Gabor Rejto was born in Budapest, Hungary in 1916, and immigrated to the United States in 1939. His first cello teacher was Frederick Teller. Margaret Campbell in her book The Great Cellists, says Teller's teaching was "exceptionally forward looking." At sixteen, Rejto entered the Liszt Academy of Music, where he studied with Adolf Schiffer, who had been David Popper's pupil and assistant. In 1936, at the age of twenty and already a touring artist, he embarked on advanced studies with Pablo Casals, first in Barcelona and then in Prades. (The photo to the left shows Rejto with former student Daniel Gaisford, now a concert artist in his own right.) Rejto greatly admired Casals, and said, "I am sure that I have not consciously tried to imitate him, but nevertheless, Casals remains one of the great influences of my musical life."
Rejto was a resident of the US from 1939 until his death in 1987. During his career, he was on the faculty of the Manhattan and Eastman school of music from 1949 to 1954. He toured the world as a concert cellist, including a tour of the Soviet Union in 1963. Beginning in 1954 he headed the advanced master class for cellists at the Santa Barbara Music Academy of the University of Southern California.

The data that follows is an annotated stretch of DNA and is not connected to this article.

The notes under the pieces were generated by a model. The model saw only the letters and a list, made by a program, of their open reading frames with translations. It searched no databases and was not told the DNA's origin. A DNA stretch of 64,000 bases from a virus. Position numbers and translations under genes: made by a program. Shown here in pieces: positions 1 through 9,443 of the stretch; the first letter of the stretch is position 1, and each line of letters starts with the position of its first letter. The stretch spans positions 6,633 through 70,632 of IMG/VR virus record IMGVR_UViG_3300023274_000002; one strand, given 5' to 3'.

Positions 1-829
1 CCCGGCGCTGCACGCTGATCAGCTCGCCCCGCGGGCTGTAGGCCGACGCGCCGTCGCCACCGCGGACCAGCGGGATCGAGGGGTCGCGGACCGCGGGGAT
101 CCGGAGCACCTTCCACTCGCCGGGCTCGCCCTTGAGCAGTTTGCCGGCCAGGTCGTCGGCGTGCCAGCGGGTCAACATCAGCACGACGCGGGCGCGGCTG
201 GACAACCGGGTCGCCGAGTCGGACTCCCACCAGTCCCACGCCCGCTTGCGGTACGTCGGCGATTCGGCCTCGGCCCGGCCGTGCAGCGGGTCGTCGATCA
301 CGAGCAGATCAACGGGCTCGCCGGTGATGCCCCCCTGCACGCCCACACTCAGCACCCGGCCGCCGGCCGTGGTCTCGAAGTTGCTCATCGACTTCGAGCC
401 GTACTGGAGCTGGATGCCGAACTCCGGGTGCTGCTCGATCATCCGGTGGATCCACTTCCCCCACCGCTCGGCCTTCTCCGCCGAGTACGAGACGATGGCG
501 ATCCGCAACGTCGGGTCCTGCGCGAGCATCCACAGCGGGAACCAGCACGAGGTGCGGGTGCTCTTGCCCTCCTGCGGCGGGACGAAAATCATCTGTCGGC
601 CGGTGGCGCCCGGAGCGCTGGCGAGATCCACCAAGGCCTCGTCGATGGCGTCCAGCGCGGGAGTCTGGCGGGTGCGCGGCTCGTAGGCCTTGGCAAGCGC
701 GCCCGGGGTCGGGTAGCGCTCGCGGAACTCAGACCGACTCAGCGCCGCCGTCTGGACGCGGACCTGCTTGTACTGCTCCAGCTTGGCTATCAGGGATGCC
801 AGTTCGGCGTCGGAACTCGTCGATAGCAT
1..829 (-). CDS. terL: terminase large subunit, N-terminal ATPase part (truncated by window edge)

Rejto was committed to chamber music. He was the cellist in the Paganini and Hungarian string quartets, and was a founding member of the Alma Trio. His chamber music experience attracted many students to his Cello Workshops held throughout the United States.
Rejto was chosen Artist Teacher of the Year at the American String Teachers Associations 25 anniversary conference. A survey done at the time showed that he was one of the top three cello teachers, with respect to number of students. Rejto said, "Each student is different...the teacher must be involved, and must be aware of the individual needs of his students...the teacher must be not only an instructor, but a psychologist."
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